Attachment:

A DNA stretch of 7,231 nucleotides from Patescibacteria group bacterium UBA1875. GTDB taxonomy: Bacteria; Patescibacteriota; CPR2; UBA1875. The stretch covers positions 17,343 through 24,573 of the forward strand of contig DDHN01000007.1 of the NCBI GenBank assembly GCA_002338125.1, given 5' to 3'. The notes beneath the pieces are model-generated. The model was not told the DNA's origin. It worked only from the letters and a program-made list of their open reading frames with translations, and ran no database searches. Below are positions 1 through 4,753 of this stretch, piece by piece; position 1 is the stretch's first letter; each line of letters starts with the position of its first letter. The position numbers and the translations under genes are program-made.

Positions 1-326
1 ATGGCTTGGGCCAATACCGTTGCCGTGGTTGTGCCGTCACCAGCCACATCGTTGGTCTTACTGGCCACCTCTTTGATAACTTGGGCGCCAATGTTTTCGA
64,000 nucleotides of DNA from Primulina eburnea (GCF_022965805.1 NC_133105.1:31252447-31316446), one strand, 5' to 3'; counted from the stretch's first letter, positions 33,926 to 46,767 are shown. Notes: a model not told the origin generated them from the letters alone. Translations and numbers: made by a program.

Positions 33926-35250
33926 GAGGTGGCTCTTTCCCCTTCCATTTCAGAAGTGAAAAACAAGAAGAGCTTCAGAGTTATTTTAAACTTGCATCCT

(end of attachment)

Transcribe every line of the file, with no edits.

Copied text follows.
A DNA stretch of 7,231 nucleotides from Patescibacteria group bacterium UBA1875. GTDB taxonomy: Bacteria; Patescibacteriota; CPR2; UBA1875. The stretch covers positions 17,343 through 24,573 of the forward strand of contig DDHN01000007.1 of the NCBI GenBank assembly GCA_002338125.1, given 5' to 3'. The notes beneath the pieces are model-generated. The model was not told the DNA's origin. It worked only from the letters and a program-made list of their open reading frames with translations, and ran no database searches. Below are positions 1 through 4,753 of this stretch, piece by piece; position 1 is the stretch's first letter; each line of letters starts with the position of its first letter. The position numbers and the translations under genes are program-made.

Positions 1-326
1 ATGGCTTGGGCCAATACCGTTGCCGTGGTTGTGCCGTCACCAGCCACATCGTTGGTCTTACTGGCCACCTCTTTGATAACTTGGGCGCCAATGTTTTCGA
64,000 nucleotides of DNA from Primulina eburnea (GCF_022965805.1 NC_133105.1:31252447-31316446), one strand, 5' to 3'; counted from the stretch's first letter, positions 33,926 to 46,767 are shown. Notes: a model not told the origin generated them from the letters alone. Translations and numbers: made by a program.

Positions 33926-35250
33926 GAGGTGGCTCTTTCCCCTTCCATTTCAGAAGTGAAAAACAAGAAGAGCTTCAGAGTTATTTTAAACTTGCATCCT